SMBs Get Some Love From Storage Vendors

With millions of sophisticated small businesses, there's plenty of opportunity but only for vendors who understand the customer base.

January 31, 2008
By

Judy Mottl

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Name a player in the data storage arena and there's no doubt that vendor has at least one, if not more, products aimed at the small-and medium-sized business. Just look at the past few months; there's been a flurry of device launches with each touting how the particular solution meets the particular needs of the SMB enterprise.

Just this week IBM announced PowerVM Express, an entry-level virtualization starter kit for SMBs. Earlier this month EMC and Iomega talked about how they are collaborating on a new line of Iomega-branded network storage products for the consumer and SMB market. Last September, Dell debuted the MD3000i, which the vendor is tagging as the "more affordable alternative storage solution" for the small work environment.

On top of all those offerings from the big boys, there are the small niche players who claim their SMB solutions go much further and offer better functionalities than what they view as just stripped-down, re-fashioned traditional storage boxes.

"The last 18 months have been interesting because of the effort by major players. I think the big vendors have recognized an important aspect to the market base. If you can get your foot in the door and they're happy with your product, they'll keep you as they grow," Charles King, principal analyst at research firm Pund-IT, told InternetNews.com. "The challenge is how to reach that market in a way that makes sense financially."

One vendor, HP, is an example of that accomplishment. It's one of the few vendors who've been entrenched in the market for a while. "They [HP] have a higher share of the market right now as they've had an active channel, product visibility in the venues where small business shop," King said.

Yet the fact that HP's got roots clearly isn't deterring other major competitors, such as IBM and Dell, King said, pointing out that IBM has already formed a special Business Systems Unit for the market play.

There's no mystery about why every vendor is taking aim at the SMB market—it's growing and there's no slowdown in sight. According to the Small Business Administration Web site, SMBs employ about half of all private-sector employees and have generated 60 to 80 percent of net new jobs annually over the last decade.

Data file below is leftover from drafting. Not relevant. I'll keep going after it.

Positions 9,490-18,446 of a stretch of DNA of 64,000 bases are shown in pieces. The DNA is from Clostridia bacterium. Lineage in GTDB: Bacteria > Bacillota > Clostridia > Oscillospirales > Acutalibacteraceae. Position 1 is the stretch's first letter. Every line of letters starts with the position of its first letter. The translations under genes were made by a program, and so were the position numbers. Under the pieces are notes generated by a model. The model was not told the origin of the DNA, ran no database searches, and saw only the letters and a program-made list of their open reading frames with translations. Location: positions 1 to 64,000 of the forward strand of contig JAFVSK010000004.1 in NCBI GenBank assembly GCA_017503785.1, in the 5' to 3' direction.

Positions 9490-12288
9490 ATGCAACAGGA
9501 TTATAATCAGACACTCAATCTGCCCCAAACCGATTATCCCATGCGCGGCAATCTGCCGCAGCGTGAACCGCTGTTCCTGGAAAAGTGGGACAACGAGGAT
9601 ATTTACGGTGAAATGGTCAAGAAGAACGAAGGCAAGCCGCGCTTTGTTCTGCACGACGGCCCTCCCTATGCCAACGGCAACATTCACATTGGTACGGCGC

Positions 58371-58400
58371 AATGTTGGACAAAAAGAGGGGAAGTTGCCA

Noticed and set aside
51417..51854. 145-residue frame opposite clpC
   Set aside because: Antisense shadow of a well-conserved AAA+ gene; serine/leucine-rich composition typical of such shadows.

"The mistake people have made in the past is in defining the SMB and looking at them as sort of a class, defined by employee numbers. But a sizable number of SMB are very aggressive and sophisticated in using IT today and vendors are catching on," King said.

In addition, according to the SBA, SMBs hire 40 percent of high tech workers and are churning out 13 times more patents per employee than large patenting firms.

"Technology has become critical for the SMB, much like how the phone was in the 1950s and 1960s. This [the SMB market] is not a single redwood tree, but a huge field of mushrooms growing at different clips," King said.

It's all good news obviously for SMBs and the tech experts helping run data protection and storage in those shops. Greater competition, after all, should bring economies of scale, better price leverage and hopefully actual specific features and functions that do help a SMB store and protect the increasing pile of data.

The big issue for customers is realizing that the best storage solution isn't necessarily the most cost-efficient, or even the ones that come in a box. As King noted, storage in the form of a software-as-a service play is also becoming a big option.

In any event, the varied options are tied to how vendors view the market, according to another industry expert.

"SMBs, in terms of actual size, behave differently as enterprises," Natalya Yezhkova, storage systems research manager for IDC, explained to InternetNews.com. "They'll have different priorities and different needs."

"For the low end, very small SMB simplicity is obviously best and price point is a factor," she said. "Up on the higher end, there may be IT expertise on board so the box doesn't have to be as easy to deploy or manage."

For example, a very limited organization may find using one vendor line the easiest to deal with, so product selection is tied to that familiarity and trust. But in mid- to high-end enterprises, the business may want specific features from various vendors and will take a heterogeneous storage approach.

The plethora of SMB storage choices is also tied to the growth and expansion of underlying technologies, from the traditional SAN to iSCSI, Fibre Channel and the NAS approach.

"In addition, a SMB has to evaluate its data storage requirements in terms of compliance and regulations, as well as capacity expectations," Yezhkova added. "There's a whole bunch of issues."

If there's one common denominator among SMB products, it's the price point. No matter how big or small the SMB may be, budget will always be a major aspect in product choice, she said.

"Price can't be overlooked, and neither can the other 'hidden' costs in storage efforts from needed tech support to expanding the system down the road," Yezhkova said.

The allure of the SMB market pie is easy to see. The regulatory, compliance and legal requirements facing even small businesses will keep growing the SMB customer base.

"Small business is a real engine in U.S. business growth," King said. "They're creating intellectual property, new inventors, they are a very entrepreneurial model. They're a very sophisticated customer base and IT is a critical resource and the winners, in terms of storage sales, will be the ones who recognize that."

TAGS: IBM,SMB,Dell,HP,Storage



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